Are you worried that your partner has postnatal depression?

Dads have told us that they found there was no information about how to support your partner with post natal depression or any perinatal (pregnancy, birth, 1st year) mental health problems, that they have felt unsure what to do to assist their partners, or what to look out for.

What are the symptoms of postnatal depression?

 Are your worried that your partner is overly anxious?

  • Has she had panic attacks (rapid heartbeat, fainting, feel like she can’t breathe)?
  • Does she find it hard to make decisions?
  • Has she lost her usual interest in life?
  • Does she seem unable to enjoy things?
  • Is your partner very tired regardless of how much sleep she has had?
  • Has your partner been feeling unhappy or low for more than a few days or weeks?
  • Does she wake in the early hours of the morning and find it difficult to go back to sleep?
  • Do you feel that she has lost her confidence?
  • Is she blaming herself for lots of things?
  • Has the way she eats changed – poor appetite or eating more than normal?
  • But most of importantly, are you worried? You are one of the people that know her the best if you are worried then there is probably something wrong?
  • Has she asked for help?

If after reading these symptoms you think that your partner is struggling with her mental health then here are some things you can do about it.

  • Encourage her to talk to you, let her know her feelings are important and she shouldn’t dismiss them.
  • Listen, listen, listen.
  • Don’t try and come up with solutions in the first instance, just be there and let her know that you are there for her and you have heard what she has said.
  • Consider speaking to your Health Visitor together, or with your wife’s blessing call your Health Visitor, her number will be in your house somewhere.
  • Talk through what you can both do to help. Maybe she needs some time on her own to rest or just be, maybe she just needs more time with you and the baby together.
  • Talk to her about your feelings, recognize that this is a huge and often bewildering change for you both.

Who can help?

  • A family member whom she is close too, her own mother or sister, or best friend. Having someone else she can talk to will help.
  • If your partner is still being seen by her midwife, talking to the midwife about how she is feeling is a very good first step to feeling better.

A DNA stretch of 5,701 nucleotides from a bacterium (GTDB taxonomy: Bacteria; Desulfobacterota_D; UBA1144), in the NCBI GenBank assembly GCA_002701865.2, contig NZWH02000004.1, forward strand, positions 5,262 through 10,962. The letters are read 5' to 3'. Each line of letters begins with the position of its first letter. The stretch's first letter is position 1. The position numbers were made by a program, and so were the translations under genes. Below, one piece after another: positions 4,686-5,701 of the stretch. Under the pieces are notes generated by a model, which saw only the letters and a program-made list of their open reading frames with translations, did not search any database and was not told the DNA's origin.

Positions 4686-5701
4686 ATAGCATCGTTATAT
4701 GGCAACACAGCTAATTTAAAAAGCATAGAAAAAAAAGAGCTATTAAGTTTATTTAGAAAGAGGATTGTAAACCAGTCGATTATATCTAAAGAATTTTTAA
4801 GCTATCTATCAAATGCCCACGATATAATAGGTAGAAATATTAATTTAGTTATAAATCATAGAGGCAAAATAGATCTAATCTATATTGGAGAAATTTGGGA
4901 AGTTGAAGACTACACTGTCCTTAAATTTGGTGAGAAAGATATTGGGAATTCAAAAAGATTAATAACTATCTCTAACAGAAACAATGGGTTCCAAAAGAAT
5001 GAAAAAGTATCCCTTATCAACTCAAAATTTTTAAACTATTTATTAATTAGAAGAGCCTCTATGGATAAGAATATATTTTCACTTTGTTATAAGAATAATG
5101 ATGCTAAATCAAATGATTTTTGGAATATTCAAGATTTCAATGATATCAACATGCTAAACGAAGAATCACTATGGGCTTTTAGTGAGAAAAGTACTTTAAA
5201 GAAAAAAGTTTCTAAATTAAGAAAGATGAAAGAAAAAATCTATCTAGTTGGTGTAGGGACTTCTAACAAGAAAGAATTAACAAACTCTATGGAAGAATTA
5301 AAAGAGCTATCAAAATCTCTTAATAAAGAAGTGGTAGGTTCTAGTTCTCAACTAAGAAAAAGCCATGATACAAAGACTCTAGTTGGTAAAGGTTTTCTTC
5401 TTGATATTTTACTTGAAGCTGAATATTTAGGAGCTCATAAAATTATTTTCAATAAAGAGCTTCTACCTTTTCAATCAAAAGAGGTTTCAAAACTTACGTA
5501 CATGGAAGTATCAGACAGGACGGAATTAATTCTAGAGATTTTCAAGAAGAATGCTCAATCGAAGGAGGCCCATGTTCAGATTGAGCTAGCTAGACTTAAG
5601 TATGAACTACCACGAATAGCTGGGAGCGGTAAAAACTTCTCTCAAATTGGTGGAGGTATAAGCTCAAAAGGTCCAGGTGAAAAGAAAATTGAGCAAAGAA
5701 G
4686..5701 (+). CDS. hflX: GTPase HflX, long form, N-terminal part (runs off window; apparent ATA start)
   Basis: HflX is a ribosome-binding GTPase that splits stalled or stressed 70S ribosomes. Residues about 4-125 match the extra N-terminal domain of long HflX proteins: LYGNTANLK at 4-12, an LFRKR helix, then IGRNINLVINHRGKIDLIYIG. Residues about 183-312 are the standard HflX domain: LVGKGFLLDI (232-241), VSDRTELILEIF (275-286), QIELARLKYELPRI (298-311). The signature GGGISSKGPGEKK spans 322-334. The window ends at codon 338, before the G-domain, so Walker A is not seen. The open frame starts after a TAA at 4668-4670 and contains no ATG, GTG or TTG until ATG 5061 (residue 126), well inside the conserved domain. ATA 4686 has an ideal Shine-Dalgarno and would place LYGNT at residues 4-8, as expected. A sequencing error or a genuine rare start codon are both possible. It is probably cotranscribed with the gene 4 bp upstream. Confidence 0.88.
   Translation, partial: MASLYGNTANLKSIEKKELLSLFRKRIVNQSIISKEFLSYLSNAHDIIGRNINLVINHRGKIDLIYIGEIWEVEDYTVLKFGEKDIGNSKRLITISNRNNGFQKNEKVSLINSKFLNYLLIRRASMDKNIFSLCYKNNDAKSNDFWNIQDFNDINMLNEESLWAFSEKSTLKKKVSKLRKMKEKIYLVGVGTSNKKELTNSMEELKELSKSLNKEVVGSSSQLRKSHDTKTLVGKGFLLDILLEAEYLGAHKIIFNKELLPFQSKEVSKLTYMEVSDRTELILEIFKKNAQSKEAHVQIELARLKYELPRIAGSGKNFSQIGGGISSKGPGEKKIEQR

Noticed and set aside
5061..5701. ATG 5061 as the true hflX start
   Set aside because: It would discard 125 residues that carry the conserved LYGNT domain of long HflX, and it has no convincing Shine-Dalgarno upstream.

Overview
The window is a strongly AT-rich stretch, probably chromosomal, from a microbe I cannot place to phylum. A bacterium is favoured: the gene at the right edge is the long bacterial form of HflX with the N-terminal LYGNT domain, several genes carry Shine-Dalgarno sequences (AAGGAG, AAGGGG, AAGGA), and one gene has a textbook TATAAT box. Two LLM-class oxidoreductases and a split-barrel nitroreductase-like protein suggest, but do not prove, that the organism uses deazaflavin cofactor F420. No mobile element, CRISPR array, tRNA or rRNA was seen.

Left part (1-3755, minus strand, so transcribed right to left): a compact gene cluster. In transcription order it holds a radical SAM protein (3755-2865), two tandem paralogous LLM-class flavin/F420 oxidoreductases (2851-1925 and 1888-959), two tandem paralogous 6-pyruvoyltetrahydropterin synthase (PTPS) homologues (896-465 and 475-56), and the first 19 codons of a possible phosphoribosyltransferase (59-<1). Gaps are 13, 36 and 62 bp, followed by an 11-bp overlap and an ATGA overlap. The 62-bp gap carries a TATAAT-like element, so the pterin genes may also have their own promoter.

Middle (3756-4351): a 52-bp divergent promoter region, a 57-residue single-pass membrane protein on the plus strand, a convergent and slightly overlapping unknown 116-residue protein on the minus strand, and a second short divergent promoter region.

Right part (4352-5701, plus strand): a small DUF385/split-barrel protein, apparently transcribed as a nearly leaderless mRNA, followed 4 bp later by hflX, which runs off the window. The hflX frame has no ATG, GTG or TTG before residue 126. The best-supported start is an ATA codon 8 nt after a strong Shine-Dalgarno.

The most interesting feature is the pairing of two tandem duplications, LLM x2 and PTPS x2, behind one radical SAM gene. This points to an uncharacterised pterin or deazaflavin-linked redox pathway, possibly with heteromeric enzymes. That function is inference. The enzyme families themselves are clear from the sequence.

• Your Health Visitor is there to help in just these situations (as well as lots of other situations)
  • Your GP, particularly if your partner has already got a good relationship with them.
  • It might be that your area has its own Perinatal Mental Health team, ask when you speak to the midwife/GP/health visitor if a referral is a good idea.
  • IAPT might be a good option, have a look online for your local IAPT services.

It might help you both to have a look at PND Hour on Twitter.  It is every Wednesday from 8-9pm. Just look out for #PNDhour


A word on Puerperal psychosis

By Lesley Carter

Psychosis is a descriptor for a whole host of mental health illnesses; it means that the sufferer is perhaps not in touch with reality, may be suffering from hallucinations, and has some unshakable firmly held delusional beliefs.  These beliefs are quite distorted and not in keeping with their usual beliefs. Some women post-labour can experience this. The statistics on this can vary, but it is relatively rare in women without a previously known mental health issue. It can literally come out of the blue.  The impact is quite devastating on mother and child and family if not treated immediately. Invariably hospital treatment is necessary.

Things to look out for:

Hallucinations, these can be visual, auditory, being the most common, but also olfactory (smell) and gustatory (taste) as well as tactile experiences. These can be very frightening and also taken to be as if they are real.

Delusions…false, distorted beliefs, usually about harm or being harmed, most common, or that evil is present in some form as an example. Or that they might have a great power is another common one.

She might be anxious and restless and fidgety or pacing.  There may be mood changes associated with how she is experiencing this illness. She might be confused and might have body movement changes in some way from her usual pattern.

What can you do:

The thing to do is to get your GP to see your partner as soon as possible, if not immediately as a matter of urgency.  Be reassuring and calm and don’t try to fix or argue the beliefs away, this may make things worse. Take over as much baby care as you can to let her rest and be present all the time until treatment is underway.